« PreviousContinue »
The march of civilization seems the signal for their disappearance; and there is something mournful in the reflection, that at no distant period this race of men, which physiologists reckon as one of the distinct varieties of mankind, will exist only in the pages of history.
We have already extended this article beyond reasonable bounds, or we should have offered some remarks on the letter of Mr Prevost to the secretary of state, respecting the Columbia river. We do not subscribe to all the opinions of that gentleman, and doubt the accuracy of the information he received in relation to some facts he has stated. But as we cannot go into the subject at large, we shall only notice an unimportant error in relation to the language, which he says "bears a strong analogy with that of Nootka. This mistake (if it be one) may be easily accounted for, when it is known that the natives of Columbia river have frequent intercourse with the Indians of Classett, who speak the Nootka language, and that the first foreign adventurers,' who visited the river, had previously acquired a knowledge of that language. It was natural that their intercourse should be carried on in a language of which both had some knowledge, and this has been the case, to a certain extent ever since. A comparison of the following numerals, in the Nootka language, and in that spoken at the mouth of the Columbia, will shew an essential difference. English. Nootka.
ART, XIX. Dissertation on Musical Taste, or General Prin
ciples of Taste, applied to the Art of Music. By Thomas Hastings. Albany, Websters & Skinners, 1822. p. 228.
True reformation is rarely the work of a moment. When the tenacious grasp with which mankind cling to long established customs and opinions is once broken, they generally rush to the opposite extreme, and in their eagerness for reform adopt without examination whatever seems to be contrary to their former notions. “Tear away, brother Martin, never mind, so you do but tear away,' is the maxim on which they often proceed; and the consequence is, that when the excitement is diminished and they begin to review their labor, they find that they tore the old coat in pieces before they had made another-that they have still much to do before they can appear in a decent dress. Something like this has been the case in the change which, within a few years, has taken place in the character of our music.
When the discerning part of the community had at last become sensible of the absolute worthlessness of the music generally heard in our congregations, and awake to the necessity of a reform, it was quite natural that the first determination should be to throw aside the whole mass of insipid compositions, to which they had so long listened, and to substitute the works of foreign masters in their stead. The attempt was a laudable one; at the same time it must be allowed that the knowledge and good judgment of those who were active in the measure, were outstripped by their zeal.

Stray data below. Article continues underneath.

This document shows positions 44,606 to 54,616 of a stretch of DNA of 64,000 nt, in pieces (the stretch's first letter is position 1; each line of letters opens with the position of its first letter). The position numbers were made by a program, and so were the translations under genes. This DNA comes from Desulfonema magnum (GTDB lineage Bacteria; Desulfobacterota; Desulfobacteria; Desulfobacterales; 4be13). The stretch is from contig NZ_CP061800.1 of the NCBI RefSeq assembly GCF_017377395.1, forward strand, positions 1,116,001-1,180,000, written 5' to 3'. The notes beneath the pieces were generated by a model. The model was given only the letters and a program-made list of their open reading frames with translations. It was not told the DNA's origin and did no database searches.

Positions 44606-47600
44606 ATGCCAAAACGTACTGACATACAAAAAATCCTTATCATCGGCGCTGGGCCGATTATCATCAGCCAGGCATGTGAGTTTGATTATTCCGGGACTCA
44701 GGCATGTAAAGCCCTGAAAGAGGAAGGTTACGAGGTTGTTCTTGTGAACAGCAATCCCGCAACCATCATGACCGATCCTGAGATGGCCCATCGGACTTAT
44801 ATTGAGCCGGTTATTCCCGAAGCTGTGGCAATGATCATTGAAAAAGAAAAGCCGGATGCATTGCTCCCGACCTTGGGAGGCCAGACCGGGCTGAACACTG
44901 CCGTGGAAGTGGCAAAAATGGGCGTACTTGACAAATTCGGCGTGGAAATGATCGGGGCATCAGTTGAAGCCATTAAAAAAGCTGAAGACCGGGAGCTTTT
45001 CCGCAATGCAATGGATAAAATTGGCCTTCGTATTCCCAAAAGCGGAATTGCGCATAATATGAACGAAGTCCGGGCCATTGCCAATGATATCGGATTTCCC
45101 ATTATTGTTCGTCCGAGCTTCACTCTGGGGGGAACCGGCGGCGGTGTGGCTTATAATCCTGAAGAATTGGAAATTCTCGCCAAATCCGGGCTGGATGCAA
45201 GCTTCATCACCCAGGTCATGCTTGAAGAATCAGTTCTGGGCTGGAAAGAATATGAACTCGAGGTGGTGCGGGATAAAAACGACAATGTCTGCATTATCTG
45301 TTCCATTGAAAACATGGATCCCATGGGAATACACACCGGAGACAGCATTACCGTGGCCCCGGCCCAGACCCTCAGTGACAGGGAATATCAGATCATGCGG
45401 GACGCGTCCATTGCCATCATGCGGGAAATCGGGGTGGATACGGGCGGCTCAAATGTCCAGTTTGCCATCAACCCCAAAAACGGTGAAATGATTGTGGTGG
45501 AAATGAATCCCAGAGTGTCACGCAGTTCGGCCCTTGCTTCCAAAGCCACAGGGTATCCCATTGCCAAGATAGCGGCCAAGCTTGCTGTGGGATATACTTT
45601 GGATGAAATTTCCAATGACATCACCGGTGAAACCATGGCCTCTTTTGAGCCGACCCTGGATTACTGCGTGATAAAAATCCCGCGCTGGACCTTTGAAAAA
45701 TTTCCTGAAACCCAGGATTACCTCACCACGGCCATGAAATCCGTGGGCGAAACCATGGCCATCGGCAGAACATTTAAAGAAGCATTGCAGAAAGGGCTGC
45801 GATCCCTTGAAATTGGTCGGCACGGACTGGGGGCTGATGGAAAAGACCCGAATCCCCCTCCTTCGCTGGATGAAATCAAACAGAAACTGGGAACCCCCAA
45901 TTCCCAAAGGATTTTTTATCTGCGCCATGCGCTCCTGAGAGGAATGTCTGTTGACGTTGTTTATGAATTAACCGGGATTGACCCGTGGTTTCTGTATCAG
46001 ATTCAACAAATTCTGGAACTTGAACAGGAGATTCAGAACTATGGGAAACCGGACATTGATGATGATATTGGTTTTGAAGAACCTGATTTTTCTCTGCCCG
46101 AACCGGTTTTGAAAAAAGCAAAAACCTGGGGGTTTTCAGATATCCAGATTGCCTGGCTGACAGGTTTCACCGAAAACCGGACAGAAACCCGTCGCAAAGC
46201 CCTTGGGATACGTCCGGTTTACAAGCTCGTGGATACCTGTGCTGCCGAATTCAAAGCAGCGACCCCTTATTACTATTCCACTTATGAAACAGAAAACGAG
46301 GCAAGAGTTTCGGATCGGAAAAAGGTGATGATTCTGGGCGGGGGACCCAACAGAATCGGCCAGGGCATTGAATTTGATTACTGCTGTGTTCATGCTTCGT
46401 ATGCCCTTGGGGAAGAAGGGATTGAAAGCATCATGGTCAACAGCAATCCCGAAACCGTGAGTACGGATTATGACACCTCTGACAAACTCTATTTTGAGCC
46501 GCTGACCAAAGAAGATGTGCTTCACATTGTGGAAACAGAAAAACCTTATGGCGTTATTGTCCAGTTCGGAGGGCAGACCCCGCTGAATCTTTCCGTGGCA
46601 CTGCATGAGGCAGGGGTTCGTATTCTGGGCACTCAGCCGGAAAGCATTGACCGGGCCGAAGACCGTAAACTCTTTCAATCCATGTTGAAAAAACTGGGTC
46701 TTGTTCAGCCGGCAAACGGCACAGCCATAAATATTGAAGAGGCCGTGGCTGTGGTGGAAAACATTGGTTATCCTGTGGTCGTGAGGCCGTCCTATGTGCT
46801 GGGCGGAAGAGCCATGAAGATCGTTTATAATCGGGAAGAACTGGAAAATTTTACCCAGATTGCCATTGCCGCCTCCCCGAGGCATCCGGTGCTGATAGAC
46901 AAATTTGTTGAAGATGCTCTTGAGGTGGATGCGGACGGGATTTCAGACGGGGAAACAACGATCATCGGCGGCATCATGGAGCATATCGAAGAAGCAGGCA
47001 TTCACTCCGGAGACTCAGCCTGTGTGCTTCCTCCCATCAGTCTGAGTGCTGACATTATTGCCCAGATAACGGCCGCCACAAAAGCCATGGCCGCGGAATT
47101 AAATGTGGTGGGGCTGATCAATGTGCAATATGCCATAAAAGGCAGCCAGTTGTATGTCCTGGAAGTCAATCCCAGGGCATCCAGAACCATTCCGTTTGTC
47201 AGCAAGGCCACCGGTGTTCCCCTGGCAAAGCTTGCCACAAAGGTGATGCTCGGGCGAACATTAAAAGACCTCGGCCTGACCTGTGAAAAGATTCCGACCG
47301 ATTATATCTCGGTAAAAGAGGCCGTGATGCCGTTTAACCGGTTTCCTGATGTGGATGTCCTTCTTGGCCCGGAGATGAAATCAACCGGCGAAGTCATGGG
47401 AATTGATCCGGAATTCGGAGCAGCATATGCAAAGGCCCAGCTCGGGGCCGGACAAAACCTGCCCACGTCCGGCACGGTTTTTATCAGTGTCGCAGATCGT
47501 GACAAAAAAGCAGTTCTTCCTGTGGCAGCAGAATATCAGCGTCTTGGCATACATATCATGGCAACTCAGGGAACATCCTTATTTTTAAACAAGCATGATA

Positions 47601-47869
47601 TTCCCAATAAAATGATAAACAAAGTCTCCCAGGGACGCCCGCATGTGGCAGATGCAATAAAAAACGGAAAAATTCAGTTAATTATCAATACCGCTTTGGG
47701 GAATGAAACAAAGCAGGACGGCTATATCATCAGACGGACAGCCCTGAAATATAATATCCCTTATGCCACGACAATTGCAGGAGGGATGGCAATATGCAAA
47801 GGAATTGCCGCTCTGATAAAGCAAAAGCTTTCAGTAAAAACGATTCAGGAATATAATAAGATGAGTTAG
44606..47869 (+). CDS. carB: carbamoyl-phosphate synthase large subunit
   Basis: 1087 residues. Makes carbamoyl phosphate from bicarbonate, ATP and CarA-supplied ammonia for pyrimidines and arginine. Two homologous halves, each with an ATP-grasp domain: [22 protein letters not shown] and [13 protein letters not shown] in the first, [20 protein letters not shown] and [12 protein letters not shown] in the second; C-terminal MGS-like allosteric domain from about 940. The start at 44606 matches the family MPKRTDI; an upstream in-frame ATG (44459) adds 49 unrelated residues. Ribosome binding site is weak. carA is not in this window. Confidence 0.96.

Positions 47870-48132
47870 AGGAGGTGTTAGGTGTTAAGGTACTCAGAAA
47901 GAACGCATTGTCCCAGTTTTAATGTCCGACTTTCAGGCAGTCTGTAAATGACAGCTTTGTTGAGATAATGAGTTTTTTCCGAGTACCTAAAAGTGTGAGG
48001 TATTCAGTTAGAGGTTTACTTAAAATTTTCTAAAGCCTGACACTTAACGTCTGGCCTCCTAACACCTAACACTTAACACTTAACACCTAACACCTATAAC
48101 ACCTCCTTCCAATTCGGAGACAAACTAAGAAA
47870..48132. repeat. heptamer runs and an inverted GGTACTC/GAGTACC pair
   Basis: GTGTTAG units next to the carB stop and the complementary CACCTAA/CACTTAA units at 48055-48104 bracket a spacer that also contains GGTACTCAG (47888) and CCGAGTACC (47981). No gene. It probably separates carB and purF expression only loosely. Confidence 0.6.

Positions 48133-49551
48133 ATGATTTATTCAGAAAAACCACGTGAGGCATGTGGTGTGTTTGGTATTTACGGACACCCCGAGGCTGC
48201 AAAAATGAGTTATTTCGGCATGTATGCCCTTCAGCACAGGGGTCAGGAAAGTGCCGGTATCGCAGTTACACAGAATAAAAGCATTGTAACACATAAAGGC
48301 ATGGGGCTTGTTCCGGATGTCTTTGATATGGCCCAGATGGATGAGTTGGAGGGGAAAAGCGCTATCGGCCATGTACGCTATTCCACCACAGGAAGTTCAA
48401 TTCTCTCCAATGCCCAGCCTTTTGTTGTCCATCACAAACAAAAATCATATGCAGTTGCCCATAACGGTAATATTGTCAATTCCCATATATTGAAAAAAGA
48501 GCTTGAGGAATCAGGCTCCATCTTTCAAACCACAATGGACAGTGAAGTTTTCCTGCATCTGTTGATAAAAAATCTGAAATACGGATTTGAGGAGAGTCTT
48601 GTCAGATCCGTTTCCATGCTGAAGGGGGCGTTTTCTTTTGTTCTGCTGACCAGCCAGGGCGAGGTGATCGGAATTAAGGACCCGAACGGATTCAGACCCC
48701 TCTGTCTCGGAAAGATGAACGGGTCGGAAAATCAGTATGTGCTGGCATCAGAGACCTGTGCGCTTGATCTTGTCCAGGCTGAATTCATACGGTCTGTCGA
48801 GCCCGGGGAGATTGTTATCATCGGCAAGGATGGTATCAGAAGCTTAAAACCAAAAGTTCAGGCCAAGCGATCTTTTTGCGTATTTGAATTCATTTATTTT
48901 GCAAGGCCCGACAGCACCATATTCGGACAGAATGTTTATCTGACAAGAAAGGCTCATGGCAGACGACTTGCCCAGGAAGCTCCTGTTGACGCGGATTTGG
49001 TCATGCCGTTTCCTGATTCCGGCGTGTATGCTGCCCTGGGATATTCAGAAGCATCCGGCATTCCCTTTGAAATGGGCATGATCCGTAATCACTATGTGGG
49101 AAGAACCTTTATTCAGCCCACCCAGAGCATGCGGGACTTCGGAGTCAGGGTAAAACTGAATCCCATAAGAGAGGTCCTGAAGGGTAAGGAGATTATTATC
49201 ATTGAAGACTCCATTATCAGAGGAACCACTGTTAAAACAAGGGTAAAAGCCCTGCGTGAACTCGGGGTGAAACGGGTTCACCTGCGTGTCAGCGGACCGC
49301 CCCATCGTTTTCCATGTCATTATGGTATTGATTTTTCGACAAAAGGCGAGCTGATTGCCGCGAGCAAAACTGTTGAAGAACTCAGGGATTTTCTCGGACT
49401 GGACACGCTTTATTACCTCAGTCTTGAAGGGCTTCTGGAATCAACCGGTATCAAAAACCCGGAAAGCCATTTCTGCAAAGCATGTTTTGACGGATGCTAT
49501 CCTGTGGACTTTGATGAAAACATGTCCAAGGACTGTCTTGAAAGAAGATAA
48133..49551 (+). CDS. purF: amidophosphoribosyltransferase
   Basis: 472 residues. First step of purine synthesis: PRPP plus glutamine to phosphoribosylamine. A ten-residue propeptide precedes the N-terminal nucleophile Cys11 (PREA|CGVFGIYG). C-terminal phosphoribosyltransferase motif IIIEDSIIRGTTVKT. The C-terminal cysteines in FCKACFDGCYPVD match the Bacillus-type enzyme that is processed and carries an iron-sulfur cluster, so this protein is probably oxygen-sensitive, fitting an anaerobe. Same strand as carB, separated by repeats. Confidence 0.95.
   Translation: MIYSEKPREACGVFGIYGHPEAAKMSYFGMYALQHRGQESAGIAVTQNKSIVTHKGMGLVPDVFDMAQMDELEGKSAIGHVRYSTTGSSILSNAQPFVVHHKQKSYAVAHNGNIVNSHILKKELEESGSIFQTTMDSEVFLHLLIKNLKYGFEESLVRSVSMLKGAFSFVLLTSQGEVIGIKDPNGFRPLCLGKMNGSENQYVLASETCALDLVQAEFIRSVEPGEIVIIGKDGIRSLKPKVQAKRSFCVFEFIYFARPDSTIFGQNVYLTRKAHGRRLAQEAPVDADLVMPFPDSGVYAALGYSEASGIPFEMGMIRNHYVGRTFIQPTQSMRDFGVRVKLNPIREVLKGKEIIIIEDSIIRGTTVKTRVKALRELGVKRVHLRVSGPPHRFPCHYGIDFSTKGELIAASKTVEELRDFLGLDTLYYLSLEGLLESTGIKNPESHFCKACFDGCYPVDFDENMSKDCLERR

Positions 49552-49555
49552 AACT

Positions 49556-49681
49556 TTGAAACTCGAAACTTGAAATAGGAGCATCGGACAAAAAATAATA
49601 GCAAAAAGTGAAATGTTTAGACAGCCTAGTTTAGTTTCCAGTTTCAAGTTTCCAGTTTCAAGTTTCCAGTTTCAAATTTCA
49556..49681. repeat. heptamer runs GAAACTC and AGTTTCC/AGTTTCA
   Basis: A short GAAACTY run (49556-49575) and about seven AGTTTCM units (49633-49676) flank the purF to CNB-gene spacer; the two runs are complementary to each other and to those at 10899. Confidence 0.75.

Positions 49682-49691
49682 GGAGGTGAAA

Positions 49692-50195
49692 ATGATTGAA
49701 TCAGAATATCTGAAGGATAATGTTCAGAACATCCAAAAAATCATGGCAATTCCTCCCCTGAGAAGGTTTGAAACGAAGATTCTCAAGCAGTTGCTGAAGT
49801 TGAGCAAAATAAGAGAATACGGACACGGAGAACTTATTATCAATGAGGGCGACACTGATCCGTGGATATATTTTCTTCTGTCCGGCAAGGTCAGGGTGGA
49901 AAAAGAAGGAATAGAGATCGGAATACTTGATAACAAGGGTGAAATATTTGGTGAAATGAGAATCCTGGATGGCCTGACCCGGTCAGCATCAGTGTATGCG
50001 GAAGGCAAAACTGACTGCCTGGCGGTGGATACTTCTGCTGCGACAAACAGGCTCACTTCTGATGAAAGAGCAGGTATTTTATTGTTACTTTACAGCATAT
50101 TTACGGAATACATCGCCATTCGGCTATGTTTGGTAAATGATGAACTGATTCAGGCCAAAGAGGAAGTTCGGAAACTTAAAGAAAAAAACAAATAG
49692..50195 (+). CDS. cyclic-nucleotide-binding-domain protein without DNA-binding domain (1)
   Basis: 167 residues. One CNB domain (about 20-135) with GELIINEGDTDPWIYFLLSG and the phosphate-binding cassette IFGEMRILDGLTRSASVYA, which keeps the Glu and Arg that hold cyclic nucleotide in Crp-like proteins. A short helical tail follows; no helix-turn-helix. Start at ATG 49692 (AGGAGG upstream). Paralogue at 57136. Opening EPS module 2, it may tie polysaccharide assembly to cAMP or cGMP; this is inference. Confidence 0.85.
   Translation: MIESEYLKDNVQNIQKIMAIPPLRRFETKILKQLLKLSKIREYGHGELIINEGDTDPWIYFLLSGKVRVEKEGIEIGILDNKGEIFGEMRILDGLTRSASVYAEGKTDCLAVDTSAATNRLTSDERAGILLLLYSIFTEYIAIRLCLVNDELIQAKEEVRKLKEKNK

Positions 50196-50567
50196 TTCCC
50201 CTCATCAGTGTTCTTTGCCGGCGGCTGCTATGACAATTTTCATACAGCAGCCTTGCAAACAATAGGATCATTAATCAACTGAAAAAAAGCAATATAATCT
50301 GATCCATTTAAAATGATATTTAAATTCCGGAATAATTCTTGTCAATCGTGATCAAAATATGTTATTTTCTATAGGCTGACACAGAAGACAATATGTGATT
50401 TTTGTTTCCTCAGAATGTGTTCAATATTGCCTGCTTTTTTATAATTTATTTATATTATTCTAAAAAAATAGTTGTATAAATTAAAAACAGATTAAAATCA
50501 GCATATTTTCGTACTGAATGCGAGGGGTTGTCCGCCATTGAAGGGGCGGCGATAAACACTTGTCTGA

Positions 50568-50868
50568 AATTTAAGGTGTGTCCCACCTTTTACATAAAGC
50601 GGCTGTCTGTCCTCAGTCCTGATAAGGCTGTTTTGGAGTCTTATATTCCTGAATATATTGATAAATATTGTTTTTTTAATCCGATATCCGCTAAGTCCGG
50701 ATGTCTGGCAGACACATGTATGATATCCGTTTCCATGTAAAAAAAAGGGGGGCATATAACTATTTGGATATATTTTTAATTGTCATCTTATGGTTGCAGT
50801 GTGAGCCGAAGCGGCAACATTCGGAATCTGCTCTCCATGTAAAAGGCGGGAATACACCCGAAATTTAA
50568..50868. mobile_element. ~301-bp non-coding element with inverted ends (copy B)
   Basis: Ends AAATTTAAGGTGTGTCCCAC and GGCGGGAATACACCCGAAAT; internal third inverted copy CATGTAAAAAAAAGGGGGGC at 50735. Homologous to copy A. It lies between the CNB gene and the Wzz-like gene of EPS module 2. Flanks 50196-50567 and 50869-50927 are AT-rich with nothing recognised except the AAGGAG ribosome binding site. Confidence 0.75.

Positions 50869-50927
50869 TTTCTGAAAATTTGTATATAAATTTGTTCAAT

The community needed more preparation for so great a change, and to the no small astonishment of the reformers, the anticipated result was not realized. There were two causes of this disappointment. One was a general deficiency in musical science, which prevented any just discrimination in selecting from the works of European composers. The good and the bad were equally liable to be taken, and the quantity of the latter greatly exceeded that of the former; so that in reality the exchange was in many instances very little for the better. But there was another cause far more operative. Bad habits of execution, which in a considerable degree had their origin in the peculiar qualities of the wretched compositions that had been so long in vogue, still remained. The tune was changed, but the manner of singing was unaltered, and of course the effect was much the same.
The delicate airs of Madan were mangled and crushed by the harsh vociferations of ignorant vocalists, and the sublime harmonies of Giardini were smothered under their meagre tones and unemphatic pronunciation. Many indeed praised the music, because it was said to be good, and they dared not to contradict; but the simple, unsophisticated auditor, who was uninfluenced in his decision by a reverence for the authority of fashion and judged only by the feelings actually excited in his breast, hesitated not to declare his dislike to it, and heartily wished that of the old school to be restored to favor. We shall have occasion in the course of the succeeding remarks to notice a peculiar charm which that possessed, especially for minds of a moderate degree of refinement. That charm was gone, and the power of the music now in use was unfelt for the simple reason that it was not exerted.
The evils which sprung from these causes have been for some time past diminishing. Much however remains to be done before the legitimate effects of music can be generally experienced. We have long wished that some effort might be made to diffuse more extensively, just notions of the principal ends of music, and the means by which they may be attained. It was gratifying to learn that a person so eminently qualified for the task as Mr Hastings, was making the desired attempt, and the result of his labors more than answers our highest anticipations.
The work may be divided into two parts; the first treats the subject of taste in the execution of music ; the second of taste in its composition.
The qualities of good singing are thus enumerated : Intonation, Time, Articulation, Accent, Emphass, Expression, and the Graces. These are treated in their order.